Federal judges often find themselves confronting a familiar conundrum in consumer class actions that challenge misleading practices. The typical plaintiff will file a suit after somehow discovering that one of the defendant’s advertisements, product labels, or other representations is “false” or “misleading.” The self-nominated “representative” asks the court to certify a class of all consumers “similarly situated”—that is, other consumers who bought the product or were exposed to the misleading message. The plaintiff then seeks not only compensation for the class, but also an injunction or ban prohibiting the defendant from making the challenged claims going forward.
Since an injunction is to stop the likelihood of irreparable future harm, the deceptively tricky question that judges face is whether the named plaintiff can seek an injunction prohibiting the misleading claims when she herself is no longer at risk of being deceived by something she now knows is false. In other words, if the named plaintiff won’t get fooled again, does she have standing to obtain injunctive relief on the class’s behalf? One California Federal court’s take: fool the plaintiff twice, shame on him.
By way of background, other courts have reached a workaround to this problem by allowing the named plaintiff to seek an injunctive, but requiring her first to allege and testify that she would be willing to purchase from the defendant again if the advertising was no longer misleading. This solution strikes a pragmatic—but delicate—balance between the provisions of state consumer fraud laws authorizing injunctions, on the one hand, and the constitutional limitations on a federal courts’ power to award relief to plaintiffs facing no threat of future injury.
But as one recent decision from the Northern District of California indicates, not every judge is satisfied with this tricky compromise. On March 30, 2016, in Khasin v. R.C. Bigelow, Inc., Judge William Orrick denied the plaintiff’s motion for class certification in part because the named plaintiff lacked standing to seek an injunction on the proposed class’s behalf.
Khasin filed suit seeking damages and an injunction to prohibit Bigelow from advertising that its green teas were “packed” with “powerful antioxidants.” Judge Orrick denied the request for an injunction, finding that the plaintiff had not established “a sufficient likelihood he will again be wronged in a similar way.”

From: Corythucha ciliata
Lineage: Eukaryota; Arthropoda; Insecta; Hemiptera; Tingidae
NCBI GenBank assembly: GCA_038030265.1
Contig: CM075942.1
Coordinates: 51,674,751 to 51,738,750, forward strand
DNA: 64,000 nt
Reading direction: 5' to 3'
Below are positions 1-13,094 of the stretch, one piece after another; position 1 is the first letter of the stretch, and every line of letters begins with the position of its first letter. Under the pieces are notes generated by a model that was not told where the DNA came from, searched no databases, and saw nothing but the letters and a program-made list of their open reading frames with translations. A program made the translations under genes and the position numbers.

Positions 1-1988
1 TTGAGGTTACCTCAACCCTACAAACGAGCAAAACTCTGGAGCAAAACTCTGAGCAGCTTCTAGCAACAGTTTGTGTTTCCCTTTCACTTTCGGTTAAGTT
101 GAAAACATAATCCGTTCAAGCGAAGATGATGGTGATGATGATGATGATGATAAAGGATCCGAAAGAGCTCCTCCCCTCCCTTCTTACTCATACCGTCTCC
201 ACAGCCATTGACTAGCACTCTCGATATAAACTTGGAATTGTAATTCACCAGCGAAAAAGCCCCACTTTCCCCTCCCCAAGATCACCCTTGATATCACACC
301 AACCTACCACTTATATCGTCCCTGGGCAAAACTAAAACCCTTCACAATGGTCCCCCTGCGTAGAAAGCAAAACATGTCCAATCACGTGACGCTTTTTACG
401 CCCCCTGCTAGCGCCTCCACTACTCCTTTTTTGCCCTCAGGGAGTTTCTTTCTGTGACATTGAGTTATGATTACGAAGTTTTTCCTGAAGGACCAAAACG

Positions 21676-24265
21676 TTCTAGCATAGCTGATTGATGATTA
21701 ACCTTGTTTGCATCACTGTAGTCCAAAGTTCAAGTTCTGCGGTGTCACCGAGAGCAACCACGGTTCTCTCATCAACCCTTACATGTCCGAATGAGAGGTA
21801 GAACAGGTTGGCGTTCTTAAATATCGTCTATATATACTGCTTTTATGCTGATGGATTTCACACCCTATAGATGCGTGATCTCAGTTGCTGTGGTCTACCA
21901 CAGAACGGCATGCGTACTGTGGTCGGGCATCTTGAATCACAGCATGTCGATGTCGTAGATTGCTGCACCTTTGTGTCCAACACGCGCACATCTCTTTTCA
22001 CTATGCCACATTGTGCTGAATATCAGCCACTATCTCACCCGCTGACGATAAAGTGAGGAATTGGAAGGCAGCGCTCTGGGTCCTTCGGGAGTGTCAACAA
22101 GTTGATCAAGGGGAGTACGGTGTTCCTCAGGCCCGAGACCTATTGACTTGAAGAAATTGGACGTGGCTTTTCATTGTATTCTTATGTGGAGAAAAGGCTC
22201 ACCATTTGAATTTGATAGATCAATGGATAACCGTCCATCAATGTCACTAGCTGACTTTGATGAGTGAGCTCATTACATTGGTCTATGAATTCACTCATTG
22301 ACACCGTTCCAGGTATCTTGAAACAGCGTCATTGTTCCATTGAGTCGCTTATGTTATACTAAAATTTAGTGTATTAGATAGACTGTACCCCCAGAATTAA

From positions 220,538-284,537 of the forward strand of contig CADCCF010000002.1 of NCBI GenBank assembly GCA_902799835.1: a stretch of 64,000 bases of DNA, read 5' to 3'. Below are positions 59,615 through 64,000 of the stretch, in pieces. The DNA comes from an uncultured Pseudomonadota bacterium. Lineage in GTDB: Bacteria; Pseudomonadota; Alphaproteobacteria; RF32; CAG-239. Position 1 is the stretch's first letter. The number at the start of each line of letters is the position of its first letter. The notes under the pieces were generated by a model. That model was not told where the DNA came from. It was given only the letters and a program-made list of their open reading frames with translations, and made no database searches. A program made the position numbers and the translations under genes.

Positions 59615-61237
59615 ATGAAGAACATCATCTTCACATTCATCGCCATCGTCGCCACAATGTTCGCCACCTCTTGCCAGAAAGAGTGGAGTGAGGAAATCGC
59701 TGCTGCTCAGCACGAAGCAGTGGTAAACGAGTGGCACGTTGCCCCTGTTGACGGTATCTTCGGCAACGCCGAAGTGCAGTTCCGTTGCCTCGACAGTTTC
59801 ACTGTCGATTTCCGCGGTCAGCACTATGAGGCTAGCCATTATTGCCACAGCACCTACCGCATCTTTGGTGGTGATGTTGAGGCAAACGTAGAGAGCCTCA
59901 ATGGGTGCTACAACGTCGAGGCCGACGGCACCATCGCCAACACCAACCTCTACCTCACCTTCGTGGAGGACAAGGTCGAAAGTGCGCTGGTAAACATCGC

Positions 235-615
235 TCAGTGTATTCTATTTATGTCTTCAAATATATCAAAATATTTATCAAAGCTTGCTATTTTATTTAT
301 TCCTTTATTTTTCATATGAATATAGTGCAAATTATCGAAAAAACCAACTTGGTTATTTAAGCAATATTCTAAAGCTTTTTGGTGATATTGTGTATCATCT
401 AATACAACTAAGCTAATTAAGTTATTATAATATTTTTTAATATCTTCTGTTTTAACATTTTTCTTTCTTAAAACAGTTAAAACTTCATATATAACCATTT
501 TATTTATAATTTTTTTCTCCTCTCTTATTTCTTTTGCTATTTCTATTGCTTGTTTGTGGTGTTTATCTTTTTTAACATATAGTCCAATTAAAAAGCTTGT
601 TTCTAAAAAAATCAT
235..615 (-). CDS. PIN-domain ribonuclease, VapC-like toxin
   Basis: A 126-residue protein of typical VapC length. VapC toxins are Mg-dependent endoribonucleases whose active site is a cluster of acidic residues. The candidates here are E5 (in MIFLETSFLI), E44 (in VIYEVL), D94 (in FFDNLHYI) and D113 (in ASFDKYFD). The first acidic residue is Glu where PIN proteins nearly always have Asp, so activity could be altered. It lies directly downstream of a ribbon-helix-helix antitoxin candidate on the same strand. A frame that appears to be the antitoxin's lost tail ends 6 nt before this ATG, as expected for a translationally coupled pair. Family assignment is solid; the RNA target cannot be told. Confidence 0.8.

Even though the plaintiff stressed that he “would consider” buying Bigelow teas again if they were re-labeled according to his proposed injunction, the Court found that “standing for injunctive relief … requires more than simply declaring an intent to purchase [Bigelow’s] products in the future.” As Judge Orrick reasoned, whether or not the plaintiff would buy Bigelow tea in the future, he could not credibly claim he would be fooled again by the company’s advertising claims:
Even if Khasin were to satisfactorily demonstrate a future intent to purchase the products, he has not established a likelihood of suffering the same harm he has alleged. Plaintiffs like Khasin, who were previously misled by deceptive food labels and now claim to be better informed, lack standing for injunctive relief because there is no danger that they will be misled in the future.
The Khasin decision, in short, departs from the more common “workaround” approach by raising the bar for consumer plaintiffs seeking injunctive relief. But it is far from the only decision to follow this reasoning in rejecting requests for injunctive relief classes. As one judge memorably put it in Allen v. Similasan Corp., a similar case in the Southern District of California, plaintiffs who claim to have seen the light are in no need of injunctive relief to protect them, as these in-the-know consumers “are unlikely to be overcome by a cacophony of falsehood and deceit as they walk the aisles of their local” stores. So until the Ninth Circuit or another appellate court steps in to resolve this conflict, this line of cases gives companies another useful defense in class actions seeking injunctive relief.
Photo courtesy of Flickr/JD